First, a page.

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Festival-Related Releases on Smithsonian Folkways
 
Mali Lolo! Stars of Mali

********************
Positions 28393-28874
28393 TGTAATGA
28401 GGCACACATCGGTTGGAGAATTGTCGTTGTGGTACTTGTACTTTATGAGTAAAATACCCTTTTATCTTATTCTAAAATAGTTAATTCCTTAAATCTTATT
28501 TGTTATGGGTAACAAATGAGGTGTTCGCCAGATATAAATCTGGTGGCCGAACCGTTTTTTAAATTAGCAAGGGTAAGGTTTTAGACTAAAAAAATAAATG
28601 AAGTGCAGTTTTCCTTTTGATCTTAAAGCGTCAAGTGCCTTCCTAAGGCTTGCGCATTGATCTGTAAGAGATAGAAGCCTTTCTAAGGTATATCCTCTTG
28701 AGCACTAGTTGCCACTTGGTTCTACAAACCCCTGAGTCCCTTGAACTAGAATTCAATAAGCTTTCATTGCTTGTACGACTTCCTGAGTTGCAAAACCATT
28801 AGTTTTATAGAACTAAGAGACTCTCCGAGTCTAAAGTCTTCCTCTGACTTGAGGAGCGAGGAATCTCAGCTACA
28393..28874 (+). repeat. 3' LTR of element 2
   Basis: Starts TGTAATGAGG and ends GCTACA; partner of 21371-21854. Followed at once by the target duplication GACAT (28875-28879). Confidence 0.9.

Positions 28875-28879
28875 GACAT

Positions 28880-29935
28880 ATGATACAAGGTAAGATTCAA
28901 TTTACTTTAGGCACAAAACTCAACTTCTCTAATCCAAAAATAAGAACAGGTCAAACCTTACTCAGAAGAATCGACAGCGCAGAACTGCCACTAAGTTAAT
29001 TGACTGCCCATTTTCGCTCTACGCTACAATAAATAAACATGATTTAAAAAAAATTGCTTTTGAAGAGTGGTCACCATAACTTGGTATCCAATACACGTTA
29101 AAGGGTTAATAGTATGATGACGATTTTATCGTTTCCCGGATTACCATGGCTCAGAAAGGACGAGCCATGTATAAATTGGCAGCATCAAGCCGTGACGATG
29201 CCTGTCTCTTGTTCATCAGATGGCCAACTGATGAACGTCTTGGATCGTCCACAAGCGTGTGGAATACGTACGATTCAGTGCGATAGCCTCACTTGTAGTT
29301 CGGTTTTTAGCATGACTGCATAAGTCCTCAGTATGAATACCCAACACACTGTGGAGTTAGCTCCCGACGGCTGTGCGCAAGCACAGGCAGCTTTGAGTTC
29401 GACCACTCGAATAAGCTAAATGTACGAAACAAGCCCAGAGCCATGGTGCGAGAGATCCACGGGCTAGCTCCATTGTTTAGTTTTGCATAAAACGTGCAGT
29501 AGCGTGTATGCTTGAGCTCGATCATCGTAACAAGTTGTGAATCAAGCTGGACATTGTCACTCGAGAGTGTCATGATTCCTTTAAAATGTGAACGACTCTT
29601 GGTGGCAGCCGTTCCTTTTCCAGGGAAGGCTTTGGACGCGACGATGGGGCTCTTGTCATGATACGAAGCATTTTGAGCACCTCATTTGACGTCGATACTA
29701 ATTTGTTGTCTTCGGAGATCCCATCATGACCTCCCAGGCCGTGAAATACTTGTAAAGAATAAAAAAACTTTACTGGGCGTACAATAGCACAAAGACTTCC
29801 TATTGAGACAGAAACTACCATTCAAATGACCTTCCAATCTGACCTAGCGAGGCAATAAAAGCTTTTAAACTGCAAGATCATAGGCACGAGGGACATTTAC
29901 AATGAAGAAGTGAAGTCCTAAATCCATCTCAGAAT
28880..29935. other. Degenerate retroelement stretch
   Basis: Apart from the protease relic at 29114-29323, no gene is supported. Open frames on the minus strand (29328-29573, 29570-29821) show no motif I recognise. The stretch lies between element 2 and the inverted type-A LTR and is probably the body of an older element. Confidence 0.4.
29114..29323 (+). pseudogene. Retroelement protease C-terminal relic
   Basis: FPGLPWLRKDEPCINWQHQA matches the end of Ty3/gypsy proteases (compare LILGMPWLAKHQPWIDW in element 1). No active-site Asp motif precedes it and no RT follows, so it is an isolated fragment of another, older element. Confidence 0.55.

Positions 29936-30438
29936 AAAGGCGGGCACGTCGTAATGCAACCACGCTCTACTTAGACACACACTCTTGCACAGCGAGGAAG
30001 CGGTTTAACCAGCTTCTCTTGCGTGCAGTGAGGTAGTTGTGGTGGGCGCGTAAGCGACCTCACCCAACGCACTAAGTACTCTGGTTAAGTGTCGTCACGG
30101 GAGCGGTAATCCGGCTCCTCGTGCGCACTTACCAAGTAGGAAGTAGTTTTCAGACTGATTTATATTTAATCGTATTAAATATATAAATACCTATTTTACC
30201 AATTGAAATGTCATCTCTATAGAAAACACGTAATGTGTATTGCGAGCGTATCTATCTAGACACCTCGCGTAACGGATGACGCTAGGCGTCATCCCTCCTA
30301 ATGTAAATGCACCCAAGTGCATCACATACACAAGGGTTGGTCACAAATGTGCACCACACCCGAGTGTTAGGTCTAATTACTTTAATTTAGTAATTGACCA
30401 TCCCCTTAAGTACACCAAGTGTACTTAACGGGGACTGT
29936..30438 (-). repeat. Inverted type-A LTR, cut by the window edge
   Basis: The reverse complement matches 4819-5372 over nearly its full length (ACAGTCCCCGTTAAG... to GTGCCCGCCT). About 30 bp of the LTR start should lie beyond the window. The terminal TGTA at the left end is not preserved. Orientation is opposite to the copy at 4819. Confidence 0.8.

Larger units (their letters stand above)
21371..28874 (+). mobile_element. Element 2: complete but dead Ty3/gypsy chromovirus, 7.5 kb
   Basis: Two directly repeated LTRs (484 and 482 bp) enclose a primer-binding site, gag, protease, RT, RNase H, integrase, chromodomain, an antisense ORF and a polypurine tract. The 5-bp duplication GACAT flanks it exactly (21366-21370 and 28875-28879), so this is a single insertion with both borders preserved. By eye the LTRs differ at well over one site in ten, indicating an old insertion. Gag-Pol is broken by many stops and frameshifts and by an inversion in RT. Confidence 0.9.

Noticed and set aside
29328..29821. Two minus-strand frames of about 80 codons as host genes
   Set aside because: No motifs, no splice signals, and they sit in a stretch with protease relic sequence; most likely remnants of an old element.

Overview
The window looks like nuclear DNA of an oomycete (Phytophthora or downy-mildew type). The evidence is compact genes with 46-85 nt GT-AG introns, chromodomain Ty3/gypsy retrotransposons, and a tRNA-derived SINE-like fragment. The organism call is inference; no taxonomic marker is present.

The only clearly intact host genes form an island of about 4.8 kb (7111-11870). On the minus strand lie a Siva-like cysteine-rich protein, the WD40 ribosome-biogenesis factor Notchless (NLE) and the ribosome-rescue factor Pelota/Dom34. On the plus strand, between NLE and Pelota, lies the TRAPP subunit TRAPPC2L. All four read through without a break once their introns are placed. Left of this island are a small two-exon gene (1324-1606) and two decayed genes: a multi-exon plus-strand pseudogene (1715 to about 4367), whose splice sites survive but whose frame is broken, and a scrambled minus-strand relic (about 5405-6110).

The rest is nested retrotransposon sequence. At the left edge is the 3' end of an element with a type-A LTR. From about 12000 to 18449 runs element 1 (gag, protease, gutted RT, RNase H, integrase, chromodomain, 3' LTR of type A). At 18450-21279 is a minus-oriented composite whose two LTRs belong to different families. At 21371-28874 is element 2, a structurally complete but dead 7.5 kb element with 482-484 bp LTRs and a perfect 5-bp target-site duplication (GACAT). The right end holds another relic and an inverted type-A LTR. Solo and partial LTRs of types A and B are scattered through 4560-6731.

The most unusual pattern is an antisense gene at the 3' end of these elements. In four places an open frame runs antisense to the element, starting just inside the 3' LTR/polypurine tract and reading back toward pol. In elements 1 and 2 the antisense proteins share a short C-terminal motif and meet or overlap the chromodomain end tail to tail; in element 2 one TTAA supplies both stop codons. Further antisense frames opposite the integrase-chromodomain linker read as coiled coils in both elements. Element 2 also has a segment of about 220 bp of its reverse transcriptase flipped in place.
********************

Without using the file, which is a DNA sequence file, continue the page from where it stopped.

ali has been known since ancient times as the location of the Mali Empire and the fabled city of learning, Timbuktu. Trade in gold and salt made Timbuktu a center of the trans-Saharan trade. From the 12th century, scholars from throughout West Africa gathered at the Sankoré mosque to study the Koran, literature, history, and law. Timbuktu and many of the other great cities of landlocked Mali are along the Niger River, a thoroughfare for commerce and travelers. Festival visitors will learn of the Empires of Ghana, Mali, and Songhai, celebrated in the songs of griots (oral historians). Visitors will see examples of sudanic adobe architecture under construction, hear music and learn the dances of the Dogon, Bambara, Fulani, and Bozo peoples, see the jewelry and tents of the nomadic Touareg people, taste the cuisines of Mali, and learn how mudcloth is made from hand-spun and hand-woven cotton. In the bicentennial year of the Louisiana Purchase, visitors also will learn how Malians contributed to the culture and development of the United States.
   
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